A long-dominant reading of American politics holds that public policy in the United States is easily captured by special interest groups. Countering this view, Adam Sheingate traces the development of government intervention in agriculture from its nineteenth-century origins to contemporary struggles over farm subsidies. His considered conclusion is that American institutions have not given agricultural interest groups any particular advantages in the policy process, in part because opposing lobbies also enjoy access to policymakers. In fact, the high degree of conflict and pluralism maintained by American institutions made possible substantial retrenchment of the agricultural welfare state during the 1980s and 1990s. In Japan and France--two countries with markedly different institutional characters than the United States--powerful agricultural interests and a historically close relationship between farmers, bureaucrats, and politicians continue to preclude a roll-back of farm subsidies.
This well-crafted study not only puts a new spin on agricultural policy, but also makes a strong case for the broader claim that the relatively decentralized American political system is actually less prone to capture and rule by subgovernments than the more centralized political systems found in France and Japan. Sheingate's historical, comparative approach also demonstrates, in a widely useful way, how past institutional developments shape current policies and options.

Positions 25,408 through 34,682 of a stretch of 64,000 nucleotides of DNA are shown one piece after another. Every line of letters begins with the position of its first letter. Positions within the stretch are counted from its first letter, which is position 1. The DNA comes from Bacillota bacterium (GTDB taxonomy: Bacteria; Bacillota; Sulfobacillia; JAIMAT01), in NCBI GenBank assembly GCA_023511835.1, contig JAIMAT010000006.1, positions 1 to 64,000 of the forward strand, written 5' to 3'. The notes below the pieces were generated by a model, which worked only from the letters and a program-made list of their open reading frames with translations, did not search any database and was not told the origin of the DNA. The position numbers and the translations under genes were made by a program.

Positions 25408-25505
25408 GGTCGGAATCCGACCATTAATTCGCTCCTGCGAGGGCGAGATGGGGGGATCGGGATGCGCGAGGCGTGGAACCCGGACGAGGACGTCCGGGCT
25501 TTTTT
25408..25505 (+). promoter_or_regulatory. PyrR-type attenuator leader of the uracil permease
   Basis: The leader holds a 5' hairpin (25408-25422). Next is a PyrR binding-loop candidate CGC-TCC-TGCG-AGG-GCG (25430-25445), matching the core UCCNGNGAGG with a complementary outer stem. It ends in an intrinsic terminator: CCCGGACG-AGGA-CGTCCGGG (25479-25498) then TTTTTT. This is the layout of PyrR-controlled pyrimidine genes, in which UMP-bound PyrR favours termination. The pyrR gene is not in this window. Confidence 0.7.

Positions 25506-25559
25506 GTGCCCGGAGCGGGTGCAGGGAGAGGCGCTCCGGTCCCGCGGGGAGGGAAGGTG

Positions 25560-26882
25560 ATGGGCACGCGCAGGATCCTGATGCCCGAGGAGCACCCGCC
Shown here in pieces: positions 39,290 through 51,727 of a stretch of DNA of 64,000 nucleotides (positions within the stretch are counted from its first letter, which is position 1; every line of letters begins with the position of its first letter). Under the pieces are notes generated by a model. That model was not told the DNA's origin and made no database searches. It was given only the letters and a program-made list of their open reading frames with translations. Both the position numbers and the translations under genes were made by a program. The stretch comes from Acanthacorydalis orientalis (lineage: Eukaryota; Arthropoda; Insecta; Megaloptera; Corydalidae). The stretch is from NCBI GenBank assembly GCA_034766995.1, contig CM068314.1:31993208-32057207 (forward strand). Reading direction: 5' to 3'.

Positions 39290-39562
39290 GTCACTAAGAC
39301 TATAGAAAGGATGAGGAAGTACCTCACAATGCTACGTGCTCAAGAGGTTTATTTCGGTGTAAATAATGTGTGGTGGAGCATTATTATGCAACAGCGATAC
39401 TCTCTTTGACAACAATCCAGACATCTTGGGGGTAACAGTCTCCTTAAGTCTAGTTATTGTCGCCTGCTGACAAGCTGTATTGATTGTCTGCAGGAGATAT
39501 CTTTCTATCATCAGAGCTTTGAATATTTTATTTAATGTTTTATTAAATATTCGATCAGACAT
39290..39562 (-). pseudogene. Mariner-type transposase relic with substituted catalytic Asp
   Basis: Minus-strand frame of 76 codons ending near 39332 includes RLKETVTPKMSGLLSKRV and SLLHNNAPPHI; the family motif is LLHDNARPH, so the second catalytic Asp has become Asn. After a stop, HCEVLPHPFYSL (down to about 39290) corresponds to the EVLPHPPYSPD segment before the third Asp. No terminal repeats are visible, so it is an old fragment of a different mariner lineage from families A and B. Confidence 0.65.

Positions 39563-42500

"A good read on the origin, evolution, and contemporary politics of agricultural-support policies in the United States, France and Japan."--Foreign Affairs
"A splendid comparative study of agricultural policy processes in the US, France, and Japan."--Choice
"This historical and comparative analysis is well executed. . . . The book makes a contribution by virtue of its historical sweep and the quality of research. . . . A helpful addition to the growing body of historical institutionalist literature that demonstrates the influence of macro- and sectoral-level institutions on policymaking."--Grace Skogstad, American Political Science Review
"This is a splendid book with many admirable qualities. It makes a provocative but convincing argument that cuts against the conventional wisdom on the capacity of American institutions to withdraw established benefits. It makes an important contribution to the supremely important theoretical debate on when or whether institutions make a difference. Finally, the book displays admirable scholarship. Sheingate clearly understands the details of complicated policies during an extended period in three different countries; this is itself a major achievement."--Graham K. Wilson, author of Only in America? American Politics in Comparative Perspective
Table of Contents:
List of Illustrations ix
Chapter 1: History, Policy, and Institutions 14
Chapter 2: Foundations of the Agricultural Welfare State 38
Chapter 3: The Challenge of Market Intervention 76
Chapter 4: The Postwar Development of the Agricultural Welfare State 127
Chapter 5: The Politics of Agricultural Retrenchment 181
Conclusion 239v Bibliography 249